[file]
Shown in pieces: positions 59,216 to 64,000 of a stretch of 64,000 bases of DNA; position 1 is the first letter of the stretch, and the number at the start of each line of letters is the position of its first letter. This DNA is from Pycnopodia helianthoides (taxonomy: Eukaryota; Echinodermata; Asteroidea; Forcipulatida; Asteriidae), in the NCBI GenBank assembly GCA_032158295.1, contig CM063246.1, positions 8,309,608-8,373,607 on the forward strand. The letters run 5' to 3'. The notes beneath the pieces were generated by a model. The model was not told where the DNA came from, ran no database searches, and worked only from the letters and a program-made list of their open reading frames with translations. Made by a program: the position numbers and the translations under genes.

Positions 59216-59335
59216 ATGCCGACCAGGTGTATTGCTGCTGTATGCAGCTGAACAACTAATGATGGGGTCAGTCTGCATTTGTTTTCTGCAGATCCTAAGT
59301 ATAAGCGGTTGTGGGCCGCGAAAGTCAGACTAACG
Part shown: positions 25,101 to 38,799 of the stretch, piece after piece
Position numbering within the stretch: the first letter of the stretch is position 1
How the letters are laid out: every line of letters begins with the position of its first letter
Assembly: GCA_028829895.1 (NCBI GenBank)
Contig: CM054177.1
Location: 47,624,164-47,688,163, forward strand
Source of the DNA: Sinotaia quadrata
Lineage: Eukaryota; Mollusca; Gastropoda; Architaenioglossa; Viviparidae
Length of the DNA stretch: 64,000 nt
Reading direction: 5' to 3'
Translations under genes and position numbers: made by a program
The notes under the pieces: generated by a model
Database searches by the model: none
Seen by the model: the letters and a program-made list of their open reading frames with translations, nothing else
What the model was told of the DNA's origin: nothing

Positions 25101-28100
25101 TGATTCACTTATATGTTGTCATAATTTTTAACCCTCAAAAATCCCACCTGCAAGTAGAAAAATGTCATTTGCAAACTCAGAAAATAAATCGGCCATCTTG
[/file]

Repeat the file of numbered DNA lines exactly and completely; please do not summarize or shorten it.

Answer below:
Shown in pieces: positions 59,216 to 64,000 of a stretch of 64,000 bases of DNA; position 1 is the first letter of the stretch, and the number at the start of each line of letters is the position of its first letter. This DNA is from Pycnopodia helianthoides (taxonomy: Eukaryota; Echinodermata; Asteroidea; Forcipulatida; Asteriidae), in the NCBI GenBank assembly GCA_032158295.1, contig CM063246.1, positions 8,309,608-8,373,607 on the forward strand. The letters run 5' to 3'. The notes beneath the pieces were generated by a model. The model was not told where the DNA came from, ran no database searches, and worked only from the letters and a program-made list of their open reading frames with translations. Made by a program: the position numbers and the translations under genes.

Positions 59216-59335
59216 ATGCCGACCAGGTGTATTGCTGCTGTATGCAGCTGAACAACTAATGATGGGGTCAGTCTGCATTTGTTTTCTGCAGATCCTAAGT
59301 ATAAGCGGTTGTGGGCCGCGAAAGTCAGACTAACG
Part shown: positions 25,101 to 38,799 of the stretch, piece after piece
Position numbering within the stretch: the first letter of the stretch is position 1
How the letters are laid out: every line of letters begins with the position of its first letter
Assembly: GCA_028829895.1 (NCBI GenBank)
Contig: CM054177.1
Location: 47,624,164-47,688,163, forward strand
Source of the DNA: Sinotaia quadrata
Lineage: Eukaryota; Mollusca; Gastropoda; Architaenioglossa; Viviparidae
Length of the DNA stretch: 64,000 nt
Reading direction: 5' to 3'
Translations under genes and position numbers: made by a program
The notes under the pieces: generated by a model
Database searches by the model: none
Seen by the model: the letters and a program-made list of their open reading frames with translations, nothing else
What the model was told of the DNA's origin: nothing

Positions 25101-28100
25101 TGATTCACTTATATGTTGTCATAATTTTTAACCCTCAAAAATCCCACCTGCAAGTAGAAAAATGTCATTTGCAAACTCAGAAAATAAATCGGCCATCTTG